Kabul hillside dwellers face many hardships in winter
KABUL (Pajhwok): Families living in the hillside neighbourhoods of capital Kabul complain they lack electricity, drinking water and are vulnerable to floods and landslides in winter.
Over the past two decades, people occupied government’s lands of hills in Dehmazang, Karta-i-Mamorin, Guzargah, Sher Darwazi, Asmayee, Maranjan hill, Kart-i-Sakhi, Bagh-i-Bala, Chilsotoon, Panjsad Family, Qargha Family, Sara-i-Shamali…… and constructed houses there.
Some of the slums and makeshift camps have been established nearly two kilometers high from the ground level and it is difficult to commute to these areas or take food or other daily-use items there and shift patients to hospitals, as there is no road facility to the outer suburbs.
A dweller of Karta-i-Mamorin hill, Abdul Mubin, said tap water got frozen in winter seasons. As he was sick, his small children used to fetch water from a 400-metre lower area in jerry canes.
“Sometimes while carrying the water my children slip and get injured, but what to do? I have no other option. If I have had money, I would have constructed a house in the planned area and would not have faced such problems,” he said.
He cited some other problems families living in houses on the slopes like lack of access to roads or paved streets, shops and electricity.
Ahmad, a student of computer science at Kabul University, said he lived in Guzargah hill, saying his house was located a kilomentre away from a paved road. He said the lack of access to a road was their main problem.
“If someone falls sick, the ill person is taken to hospital with many difficulties,” he said. “One of my neighbours was seriously ill, but before reaching the main road to take him by an ambulance, he passed away in the mid-way,” he said.
They have been living in the hill areas with difficulties over the past 20 months, but the government or other welfare organisations have so far paid no attention to them.
An Afghan National Army (ANA) officer, Abdul Momin, a resident of Karta-i-Mamorin hillside, said his house was located 500 meters away from the asphalted road and they were living in hard conditions.
“One day, I was carrying a bag of flour to my home, my foot slipped and I fell on the ground, fortunately my brother helped me, otherwise I would have fallen from the mountain to the bottom,” he said.
Mamoin also complained about a lack of electricity in their area and said they were living in the mountain for the last eight years but had no access to electricity since then.
He approached five times Da Afghanistan Breshna Sherkat (DABS) (power utility) department but could not get electricity connection.
However, DABS spokesman Wahid Tawhidi said: “We still don’t have enough electricity for families in plain areas, we cannot provide the facility to all mountain dwellers the same time.”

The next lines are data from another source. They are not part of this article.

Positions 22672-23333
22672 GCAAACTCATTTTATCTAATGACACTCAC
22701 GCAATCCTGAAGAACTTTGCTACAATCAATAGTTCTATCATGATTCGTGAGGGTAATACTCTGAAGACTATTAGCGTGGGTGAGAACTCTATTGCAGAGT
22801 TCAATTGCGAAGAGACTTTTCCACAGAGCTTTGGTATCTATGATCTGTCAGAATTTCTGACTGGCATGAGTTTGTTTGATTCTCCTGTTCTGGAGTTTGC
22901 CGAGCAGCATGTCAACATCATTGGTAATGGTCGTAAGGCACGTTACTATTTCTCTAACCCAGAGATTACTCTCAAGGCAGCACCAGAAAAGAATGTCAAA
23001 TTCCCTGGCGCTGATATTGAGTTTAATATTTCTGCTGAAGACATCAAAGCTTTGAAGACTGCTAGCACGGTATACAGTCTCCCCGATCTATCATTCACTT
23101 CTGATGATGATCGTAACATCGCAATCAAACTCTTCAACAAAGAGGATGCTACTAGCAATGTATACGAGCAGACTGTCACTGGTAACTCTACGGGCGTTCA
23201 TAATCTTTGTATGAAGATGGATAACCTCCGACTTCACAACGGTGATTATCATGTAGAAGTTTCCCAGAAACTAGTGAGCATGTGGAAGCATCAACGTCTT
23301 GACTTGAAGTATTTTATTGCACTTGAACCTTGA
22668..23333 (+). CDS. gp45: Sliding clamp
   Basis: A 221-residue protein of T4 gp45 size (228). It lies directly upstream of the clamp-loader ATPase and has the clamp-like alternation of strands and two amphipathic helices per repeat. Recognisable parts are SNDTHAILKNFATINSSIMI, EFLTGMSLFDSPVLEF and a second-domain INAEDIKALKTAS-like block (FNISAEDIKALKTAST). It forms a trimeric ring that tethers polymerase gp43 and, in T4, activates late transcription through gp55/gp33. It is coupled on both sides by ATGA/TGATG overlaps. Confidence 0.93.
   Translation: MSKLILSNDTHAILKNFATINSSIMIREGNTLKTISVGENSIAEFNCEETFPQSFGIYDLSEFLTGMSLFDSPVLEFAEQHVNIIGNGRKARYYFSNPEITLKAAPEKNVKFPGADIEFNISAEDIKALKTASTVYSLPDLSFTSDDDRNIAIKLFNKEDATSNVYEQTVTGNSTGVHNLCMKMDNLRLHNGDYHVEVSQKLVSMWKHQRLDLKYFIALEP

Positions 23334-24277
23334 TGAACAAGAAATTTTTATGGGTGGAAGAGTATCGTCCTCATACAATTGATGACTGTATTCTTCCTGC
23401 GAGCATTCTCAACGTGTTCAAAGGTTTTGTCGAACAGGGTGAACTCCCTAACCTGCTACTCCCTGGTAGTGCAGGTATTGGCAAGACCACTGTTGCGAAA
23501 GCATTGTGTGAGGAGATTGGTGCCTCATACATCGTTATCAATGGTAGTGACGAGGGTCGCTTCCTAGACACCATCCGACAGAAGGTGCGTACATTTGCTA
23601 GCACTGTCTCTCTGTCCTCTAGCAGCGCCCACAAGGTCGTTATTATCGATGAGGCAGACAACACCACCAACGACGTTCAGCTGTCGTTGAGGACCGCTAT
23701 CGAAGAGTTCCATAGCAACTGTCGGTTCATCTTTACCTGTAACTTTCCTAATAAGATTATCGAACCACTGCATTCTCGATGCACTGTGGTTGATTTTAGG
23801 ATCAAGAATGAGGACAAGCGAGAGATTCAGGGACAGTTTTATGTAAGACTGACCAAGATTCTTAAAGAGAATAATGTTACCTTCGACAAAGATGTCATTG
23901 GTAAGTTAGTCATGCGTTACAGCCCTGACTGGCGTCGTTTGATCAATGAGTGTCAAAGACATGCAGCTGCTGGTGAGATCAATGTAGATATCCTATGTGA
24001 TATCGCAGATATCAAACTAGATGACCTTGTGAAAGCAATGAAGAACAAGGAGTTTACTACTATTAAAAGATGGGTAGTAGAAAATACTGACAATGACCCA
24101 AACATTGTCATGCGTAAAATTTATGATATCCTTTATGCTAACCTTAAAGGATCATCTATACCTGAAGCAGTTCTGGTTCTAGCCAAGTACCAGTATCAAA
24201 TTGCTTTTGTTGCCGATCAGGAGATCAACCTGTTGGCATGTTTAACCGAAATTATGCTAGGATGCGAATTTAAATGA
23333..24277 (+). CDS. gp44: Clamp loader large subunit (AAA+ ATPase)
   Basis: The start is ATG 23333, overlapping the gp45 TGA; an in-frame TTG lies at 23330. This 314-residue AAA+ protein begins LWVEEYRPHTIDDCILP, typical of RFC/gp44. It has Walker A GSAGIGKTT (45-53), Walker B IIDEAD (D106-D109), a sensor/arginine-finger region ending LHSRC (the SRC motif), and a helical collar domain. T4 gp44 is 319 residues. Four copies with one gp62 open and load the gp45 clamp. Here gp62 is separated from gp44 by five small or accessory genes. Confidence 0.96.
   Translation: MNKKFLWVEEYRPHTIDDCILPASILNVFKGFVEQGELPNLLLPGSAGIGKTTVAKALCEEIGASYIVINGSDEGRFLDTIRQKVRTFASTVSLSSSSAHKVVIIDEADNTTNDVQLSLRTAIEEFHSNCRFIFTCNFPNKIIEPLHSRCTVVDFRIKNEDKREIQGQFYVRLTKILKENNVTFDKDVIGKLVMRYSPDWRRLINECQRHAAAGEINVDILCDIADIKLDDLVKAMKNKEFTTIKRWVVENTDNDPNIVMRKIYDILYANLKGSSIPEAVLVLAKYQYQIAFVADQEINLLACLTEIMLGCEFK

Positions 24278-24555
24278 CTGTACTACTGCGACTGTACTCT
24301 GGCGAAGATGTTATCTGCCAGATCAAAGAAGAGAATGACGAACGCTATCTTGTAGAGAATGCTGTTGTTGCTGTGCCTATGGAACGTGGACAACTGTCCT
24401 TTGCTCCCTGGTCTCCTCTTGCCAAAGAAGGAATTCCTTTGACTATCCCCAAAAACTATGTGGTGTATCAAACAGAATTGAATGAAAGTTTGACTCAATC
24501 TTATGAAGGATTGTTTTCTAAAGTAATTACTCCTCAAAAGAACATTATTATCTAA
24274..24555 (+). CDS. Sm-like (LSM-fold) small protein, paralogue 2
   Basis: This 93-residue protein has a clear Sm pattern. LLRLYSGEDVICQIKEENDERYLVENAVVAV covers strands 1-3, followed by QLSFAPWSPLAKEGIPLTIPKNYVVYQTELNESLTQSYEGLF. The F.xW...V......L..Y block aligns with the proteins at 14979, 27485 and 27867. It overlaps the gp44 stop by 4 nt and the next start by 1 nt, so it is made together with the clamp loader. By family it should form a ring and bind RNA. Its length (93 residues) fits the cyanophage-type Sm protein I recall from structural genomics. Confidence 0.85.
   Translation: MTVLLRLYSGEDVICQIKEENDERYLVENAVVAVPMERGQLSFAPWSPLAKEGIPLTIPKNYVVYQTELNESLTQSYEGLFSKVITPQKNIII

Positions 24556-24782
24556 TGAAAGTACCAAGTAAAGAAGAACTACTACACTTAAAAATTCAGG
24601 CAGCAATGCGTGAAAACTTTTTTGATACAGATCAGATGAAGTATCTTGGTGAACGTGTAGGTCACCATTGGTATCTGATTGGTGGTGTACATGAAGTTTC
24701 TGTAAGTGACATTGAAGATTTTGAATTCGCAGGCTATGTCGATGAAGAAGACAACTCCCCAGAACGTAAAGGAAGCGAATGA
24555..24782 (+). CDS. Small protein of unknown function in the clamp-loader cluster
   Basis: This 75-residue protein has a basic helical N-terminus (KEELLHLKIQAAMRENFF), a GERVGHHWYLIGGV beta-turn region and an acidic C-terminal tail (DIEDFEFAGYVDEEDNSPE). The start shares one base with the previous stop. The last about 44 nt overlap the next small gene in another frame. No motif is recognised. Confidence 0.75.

He said DABS was currently providing electricity to residential buildings which had been constructed under the municipality plan.
A number of other mountain dwellers were concerned about floods and rock-sliding onto their houses.
Sharif, who lives in Guzargah mountain’s Yakhdan area, said the house of one of his neighbors was destroyed by floodwaters from the mountains last year and caused him more than 100,000 afghanis lose.
Two years ago, a big stone rolled down the mountain and destroyed a wall, but fortunately it caused no casualties, he said.
Mohammad Ashraf Shahin, a local representative of Guzargah Mountains’ dwellers, was also concerned about floods and stones falling and said vulnerable houses were destroyed each year, with residents suffering huge losses.
He said a few years ago a number of houses were destroyed after being hit a huge rock rolling down the mountain. He said the government was nothing to prevent such incidents.
Shahin said the lack of a proper pathway and roads was another problem being faced by the mountains’ dwellers.
But Kabul municipality spokesman Abdul Qadir Arzo said houses built on mountains were completely out of the municipality’s plan and these dwellings had been constructed illegally on government lands.
Calling mountains and hills as properties of the government, he said: “It is impossible to provide roads to houses built in the middle of mountains.”
Nearly 70 percent of buildings in Kabul are unplanned, an issue that has created big problems for the Kabul municipality. Municipality officials say a comprehensive programme is needed to manage the unplanned buildings.
However, the most disadvantaged, who have sought shelter in slums and makeshift camps, say it was their poor economy that forced them to build houses on mountains. They say government officials by expressing such views are try to conceal their failure to improve people’s economic situation.
Ahmad Zia Massoud, president’s special representative for reforms and good governance, had ordered the Ministry of Urban Development (MoUDA) to survey houses built on mountains and provide the dwellers land plots on the ground.
He had said mountains should remain green to keep the beauty of Kabul city instead of being used for residential areas. Massoud had issued these orders one year ago, but nothing happened so far.
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